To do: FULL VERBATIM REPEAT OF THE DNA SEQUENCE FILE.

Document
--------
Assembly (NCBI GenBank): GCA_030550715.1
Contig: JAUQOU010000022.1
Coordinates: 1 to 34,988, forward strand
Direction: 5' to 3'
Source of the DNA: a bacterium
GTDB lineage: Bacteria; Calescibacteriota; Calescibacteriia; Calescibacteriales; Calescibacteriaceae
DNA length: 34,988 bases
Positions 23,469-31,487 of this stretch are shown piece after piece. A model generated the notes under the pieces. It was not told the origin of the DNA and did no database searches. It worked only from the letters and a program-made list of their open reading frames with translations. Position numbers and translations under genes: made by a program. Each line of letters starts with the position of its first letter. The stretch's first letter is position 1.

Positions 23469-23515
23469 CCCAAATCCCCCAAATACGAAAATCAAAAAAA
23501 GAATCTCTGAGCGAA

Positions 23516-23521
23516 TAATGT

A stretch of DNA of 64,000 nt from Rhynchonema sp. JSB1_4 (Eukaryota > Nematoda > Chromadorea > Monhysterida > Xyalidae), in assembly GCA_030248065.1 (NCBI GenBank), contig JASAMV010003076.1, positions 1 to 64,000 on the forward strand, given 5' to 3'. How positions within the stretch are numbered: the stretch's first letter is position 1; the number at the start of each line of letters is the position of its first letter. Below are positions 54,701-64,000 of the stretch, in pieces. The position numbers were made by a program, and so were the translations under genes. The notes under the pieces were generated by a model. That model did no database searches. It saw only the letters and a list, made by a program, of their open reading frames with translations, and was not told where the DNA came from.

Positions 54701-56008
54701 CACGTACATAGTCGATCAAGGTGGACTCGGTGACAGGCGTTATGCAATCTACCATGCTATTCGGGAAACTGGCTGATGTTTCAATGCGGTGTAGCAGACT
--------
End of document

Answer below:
Assembly (NCBI GenBank): GCA_030550715.1
Contig: JAUQOU010000022.1
Coordinates: 1 to 34,988, forward strand
Direction: 5' to 3'
Source of the DNA: a bacterium
GTDB lineage: Bacteria; Calescibacteriota; Calescibacteriia; Calescibacteriales; Calescibacteriaceae
DNA length: 34,988 bases
Positions 23,469-31,487 of this stretch are shown piece after piece. A model generated the notes under the pieces. It was not told the origin of the DNA and did no database searches. It worked only from the letters and a program-made list of their open reading frames with translations. Position numbers and translations under genes: made by a program. Each line of letters starts with the position of its first letter. The stretch's first letter is position 1.

Positions 23469-23515
23469 CCCAAATCCCCCAAATACGAAAATCAAAAAAA
23501 GAATCTCTGAGCGAA

Positions 23516-23521
23516 TAATGT

A stretch of DNA of 64,000 nt from Rhynchonema sp. JSB1_4 (Eukaryota > Nematoda > Chromadorea > Monhysterida > Xyalidae), in assembly GCA_030248065.1 (NCBI GenBank), contig JASAMV010003076.1, positions 1 to 64,000 on the forward strand, given 5' to 3'. How positions within the stretch are numbered: the stretch's first letter is position 1; the number at the start of each line of letters is the position of its first letter. Below are positions 54,701-64,000 of the stretch, in pieces. The position numbers were made by a program, and so were the translations under genes. The notes under the pieces were generated by a model. That model did no database searches. It saw only the letters and a list, made by a program, of their open reading frames with translations, and was not told where the DNA came from.

Positions 54701-56008
54701 CACGTACATAGTCGATCAAGGTGGACTCGGTGACAGGCGTTATGCAATCTACCATGCTATTCGGGAAACTGGCTGATGTTTCAATGCGGTGTAGCAGACT